"My husband was with me when Dr. Jolly explained the need for emergency heart surgery," Mrs. Vicente says. "We were really surprised because we had thought they might perform angioplasty or insert a stent if the angiogram showed blockage. The angiogram results were much worse than expected, though, and there was no other option. They put me back under anesthesia and performed the surgery right away."

Following her surgery, Mrs. Vicente spent five days in the hospital, including one day in the cardiac care unit (CCU).

"Dr. Jolly did a great job on my surgery, and I received excellent care from the nurses and other staff members in the hospital," she says. "A dietitian came in to provide me with guidance on following a diet that includes more fruits and vegetables and is lower in fats, cholesterol and salt. I also met a woman from the Mended Hearts program. They are former heart patients who volunteer to visit heart patients in the hospital. It was encouraging to know that other people have gone through the same experience I did and have recovered."

On her last day in the hospital, Mrs. Vicente met with Washington Hospital's Cardiac Rehabilitation Program Manager Lani dela Rama, RN, MSN, who explained how the program could help her return to her previous active lifestyle.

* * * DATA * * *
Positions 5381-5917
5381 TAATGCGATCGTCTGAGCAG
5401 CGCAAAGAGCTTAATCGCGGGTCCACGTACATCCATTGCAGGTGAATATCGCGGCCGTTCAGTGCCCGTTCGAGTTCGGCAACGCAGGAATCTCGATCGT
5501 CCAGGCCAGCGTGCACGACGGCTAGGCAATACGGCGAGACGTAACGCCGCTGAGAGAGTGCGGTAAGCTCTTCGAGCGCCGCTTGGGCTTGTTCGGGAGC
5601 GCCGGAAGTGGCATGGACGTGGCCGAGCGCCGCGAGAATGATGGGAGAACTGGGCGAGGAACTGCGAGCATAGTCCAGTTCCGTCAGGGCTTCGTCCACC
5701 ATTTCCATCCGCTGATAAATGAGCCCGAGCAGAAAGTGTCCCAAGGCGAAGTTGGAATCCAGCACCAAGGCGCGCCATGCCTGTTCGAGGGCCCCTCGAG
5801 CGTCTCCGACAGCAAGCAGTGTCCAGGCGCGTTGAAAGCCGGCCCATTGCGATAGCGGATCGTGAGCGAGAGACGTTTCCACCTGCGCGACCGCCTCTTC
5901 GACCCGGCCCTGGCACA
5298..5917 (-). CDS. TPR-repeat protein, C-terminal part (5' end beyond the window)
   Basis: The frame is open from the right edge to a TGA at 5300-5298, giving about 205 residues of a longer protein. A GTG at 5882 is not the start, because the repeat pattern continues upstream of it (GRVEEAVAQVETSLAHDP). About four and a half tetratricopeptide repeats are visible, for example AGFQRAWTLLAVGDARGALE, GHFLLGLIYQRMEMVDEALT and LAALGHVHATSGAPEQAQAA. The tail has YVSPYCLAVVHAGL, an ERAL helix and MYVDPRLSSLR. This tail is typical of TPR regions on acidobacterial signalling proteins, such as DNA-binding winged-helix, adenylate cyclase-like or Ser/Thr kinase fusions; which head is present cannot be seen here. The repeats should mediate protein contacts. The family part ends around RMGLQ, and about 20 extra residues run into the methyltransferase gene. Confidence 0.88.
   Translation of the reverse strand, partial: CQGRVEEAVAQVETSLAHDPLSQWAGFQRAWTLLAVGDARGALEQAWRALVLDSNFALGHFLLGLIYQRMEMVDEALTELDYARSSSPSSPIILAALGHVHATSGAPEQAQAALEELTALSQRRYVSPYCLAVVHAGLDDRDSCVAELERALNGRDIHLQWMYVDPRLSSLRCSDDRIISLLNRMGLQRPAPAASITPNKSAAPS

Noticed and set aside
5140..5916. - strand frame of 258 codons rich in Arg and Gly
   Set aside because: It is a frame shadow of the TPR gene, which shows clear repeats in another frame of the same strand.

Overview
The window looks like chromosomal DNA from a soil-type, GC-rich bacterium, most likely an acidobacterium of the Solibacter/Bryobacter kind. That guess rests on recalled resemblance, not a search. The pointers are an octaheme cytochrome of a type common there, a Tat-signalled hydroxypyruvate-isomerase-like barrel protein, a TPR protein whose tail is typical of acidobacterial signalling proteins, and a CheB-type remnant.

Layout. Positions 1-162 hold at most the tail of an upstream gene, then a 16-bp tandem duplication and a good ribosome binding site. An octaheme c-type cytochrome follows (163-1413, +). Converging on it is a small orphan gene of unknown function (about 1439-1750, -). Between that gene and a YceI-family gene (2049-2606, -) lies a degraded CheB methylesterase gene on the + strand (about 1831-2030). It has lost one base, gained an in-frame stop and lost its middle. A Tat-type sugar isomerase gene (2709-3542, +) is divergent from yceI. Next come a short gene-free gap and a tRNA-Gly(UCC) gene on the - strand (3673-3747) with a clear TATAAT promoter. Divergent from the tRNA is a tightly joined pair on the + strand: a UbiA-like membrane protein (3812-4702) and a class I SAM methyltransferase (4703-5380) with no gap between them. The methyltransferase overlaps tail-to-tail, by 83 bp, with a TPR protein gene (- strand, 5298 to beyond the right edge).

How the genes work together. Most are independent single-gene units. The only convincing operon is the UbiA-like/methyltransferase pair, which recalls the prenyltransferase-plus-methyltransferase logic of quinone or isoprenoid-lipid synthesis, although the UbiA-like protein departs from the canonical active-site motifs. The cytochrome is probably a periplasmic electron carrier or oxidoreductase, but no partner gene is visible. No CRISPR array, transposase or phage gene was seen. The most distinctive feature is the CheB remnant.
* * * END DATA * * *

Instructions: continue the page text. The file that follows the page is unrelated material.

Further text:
The Cardiac Rehabilitation Program offers one-hour exercise sessions under the close supervision of an exercise physiologist and a registered nurse. Patients learn how to use a wide range of exercise equipment, such as treadmills, stair-masters, bikes, recumbent bikes and elliptical equipment. During exercises, the patient is connected to portable electronic equipment to monitor the heart rate and blood pressure.

In addition to the exercise sessions, registered dietitians from Washington Hospital meet with program participants to provide counseling in heart-healthy diets and for managing diabetes, which can be a contributing factor in heart disease. A cardiologist who serves as medical advisor also is available as needed.

"The goal of the program is to help patients regain their physical strength and their confidence," says Ms. dela Rama. "Heart patients are sometimes afraid to go back to exercising after a heart attack or surgery, especially if it's an emergency surgery like Mrs. Vicente's. Taking part in the exercise sessions helps them feel they have control of their lives again, and the socialization with other heart patients helps their mental outlook, too."

Patients usually participate in three sessions a week on Monday, Wednesday and Friday at various times throughout the day. Most insurance providers, including Medicare, will cover up to 36 sessions following an acute cardiac event. The program offers the option of continuing after insurance coverage has expired, for a nominal fee of $8.50 per visit.